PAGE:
I guess it might look right. The banded side of the diode is towards power while the other side of the diode is mounted to the body of the relay/solenoid which I guess is ground.

Thanks...Kurt
 

Wayne A

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Hmmm...since I don't really understand these things, it makes me wonder if my diode is installed correctly. Wayne, can you look at my picture above and make sense of it? I suppose it's right as I didn't notice any issues...who knows.

I guess it might look right. The banded side of the diode is towards power while the other side of the diode is mounted to the body of the relay/solenoid which I guess is ground.

Thanks...Kurt
Hard to go by just the picture, just can't see it all. Need to be able to trace the power paths out back to the battery. Battery polarity don't matter on these clocks until you add a diode, then if the battery is reversed it would conduct through the diode and discharge the battery or possibly smoke the diode.

Wayne
 

Wayne A

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So the yellow wire is B+ and the green wire goes directly to the solenoid? If so its correct. The clocks I've had in hand all used the solenoid arm as the "kick" part of the contact and the arm is electrically insulated from the clock body.
 

KurtinSA

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I have no idea where the green wire goes. It coils up and goes down in front of the solenoid behind the front plate. But it does appear to be connected to the yellow wire from the battery.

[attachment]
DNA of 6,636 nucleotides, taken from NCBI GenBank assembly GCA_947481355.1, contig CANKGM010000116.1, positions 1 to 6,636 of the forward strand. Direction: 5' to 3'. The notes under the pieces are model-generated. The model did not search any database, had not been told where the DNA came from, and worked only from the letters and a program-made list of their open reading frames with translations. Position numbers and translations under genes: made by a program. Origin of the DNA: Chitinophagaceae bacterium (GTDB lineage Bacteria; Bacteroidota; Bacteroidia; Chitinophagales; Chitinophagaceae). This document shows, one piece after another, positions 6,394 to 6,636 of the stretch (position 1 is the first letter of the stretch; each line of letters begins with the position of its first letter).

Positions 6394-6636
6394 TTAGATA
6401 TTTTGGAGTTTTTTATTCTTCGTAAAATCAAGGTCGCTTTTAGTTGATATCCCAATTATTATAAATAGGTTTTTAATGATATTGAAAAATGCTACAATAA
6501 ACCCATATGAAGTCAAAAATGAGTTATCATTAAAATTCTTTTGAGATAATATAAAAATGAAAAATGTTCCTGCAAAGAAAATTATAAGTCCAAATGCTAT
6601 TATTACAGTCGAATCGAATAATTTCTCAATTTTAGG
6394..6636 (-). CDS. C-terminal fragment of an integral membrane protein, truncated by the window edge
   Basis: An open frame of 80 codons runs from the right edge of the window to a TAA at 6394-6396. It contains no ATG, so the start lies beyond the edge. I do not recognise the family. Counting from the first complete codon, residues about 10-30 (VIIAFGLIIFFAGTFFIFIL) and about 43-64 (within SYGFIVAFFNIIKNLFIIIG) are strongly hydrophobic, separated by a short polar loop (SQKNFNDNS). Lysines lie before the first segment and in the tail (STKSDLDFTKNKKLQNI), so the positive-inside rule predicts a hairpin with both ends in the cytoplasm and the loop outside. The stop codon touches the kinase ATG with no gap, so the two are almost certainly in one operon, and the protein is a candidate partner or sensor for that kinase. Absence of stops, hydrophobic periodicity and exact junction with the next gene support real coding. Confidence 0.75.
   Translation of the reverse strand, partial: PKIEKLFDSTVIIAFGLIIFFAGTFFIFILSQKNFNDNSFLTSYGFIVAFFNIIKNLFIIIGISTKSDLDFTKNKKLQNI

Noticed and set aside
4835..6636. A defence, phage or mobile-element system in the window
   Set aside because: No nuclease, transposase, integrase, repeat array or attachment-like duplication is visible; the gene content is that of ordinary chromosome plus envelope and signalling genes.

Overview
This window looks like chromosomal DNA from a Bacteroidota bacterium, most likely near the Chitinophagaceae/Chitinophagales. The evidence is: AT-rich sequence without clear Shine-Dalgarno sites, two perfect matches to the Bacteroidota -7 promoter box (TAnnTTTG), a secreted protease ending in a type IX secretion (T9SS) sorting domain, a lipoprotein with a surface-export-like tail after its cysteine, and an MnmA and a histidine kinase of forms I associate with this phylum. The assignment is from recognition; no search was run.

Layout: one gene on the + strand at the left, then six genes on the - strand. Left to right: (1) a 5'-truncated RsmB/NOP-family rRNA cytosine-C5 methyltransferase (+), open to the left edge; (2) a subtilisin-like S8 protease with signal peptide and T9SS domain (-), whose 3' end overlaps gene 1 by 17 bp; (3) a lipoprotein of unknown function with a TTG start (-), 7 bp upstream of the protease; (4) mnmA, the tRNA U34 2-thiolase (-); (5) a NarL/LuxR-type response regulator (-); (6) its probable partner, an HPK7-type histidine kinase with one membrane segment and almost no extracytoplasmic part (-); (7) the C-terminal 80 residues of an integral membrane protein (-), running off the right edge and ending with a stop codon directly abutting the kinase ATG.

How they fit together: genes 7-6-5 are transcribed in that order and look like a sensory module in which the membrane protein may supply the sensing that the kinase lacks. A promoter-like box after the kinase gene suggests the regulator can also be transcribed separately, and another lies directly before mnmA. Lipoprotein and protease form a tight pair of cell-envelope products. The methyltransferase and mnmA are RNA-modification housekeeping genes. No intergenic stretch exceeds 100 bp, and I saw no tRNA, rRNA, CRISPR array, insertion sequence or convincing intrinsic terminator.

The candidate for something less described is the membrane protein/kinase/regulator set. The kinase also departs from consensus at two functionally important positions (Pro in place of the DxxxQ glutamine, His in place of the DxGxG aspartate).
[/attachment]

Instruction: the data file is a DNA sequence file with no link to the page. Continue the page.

Kurt
 

gspotjulian

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I have no idea where the green wire goes. It coils up and goes down in front of the solenoid behind the front plate. But it does appear to be connected to the yellow wire from the battery.

Kurt
It's a shame someone doesn't have a photo to upload.
 

etmb61

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If the goal is to get the clock running, why worry about the diode? It's a non-factory modification that someone thought it needed. If you find arcing a problem once the clock is running you should explore solutions but until then it's a wasted effort.

Just a thought.

Eric
 
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etmb61

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I have no idea where the green wire goes. It coils up and goes down in front of the solenoid behind the front plate. But it does appear to be connected to the yellow wire from the battery.

Kurt
Kurt,

Both the green and red wires connect to the solenoid coil.

Eric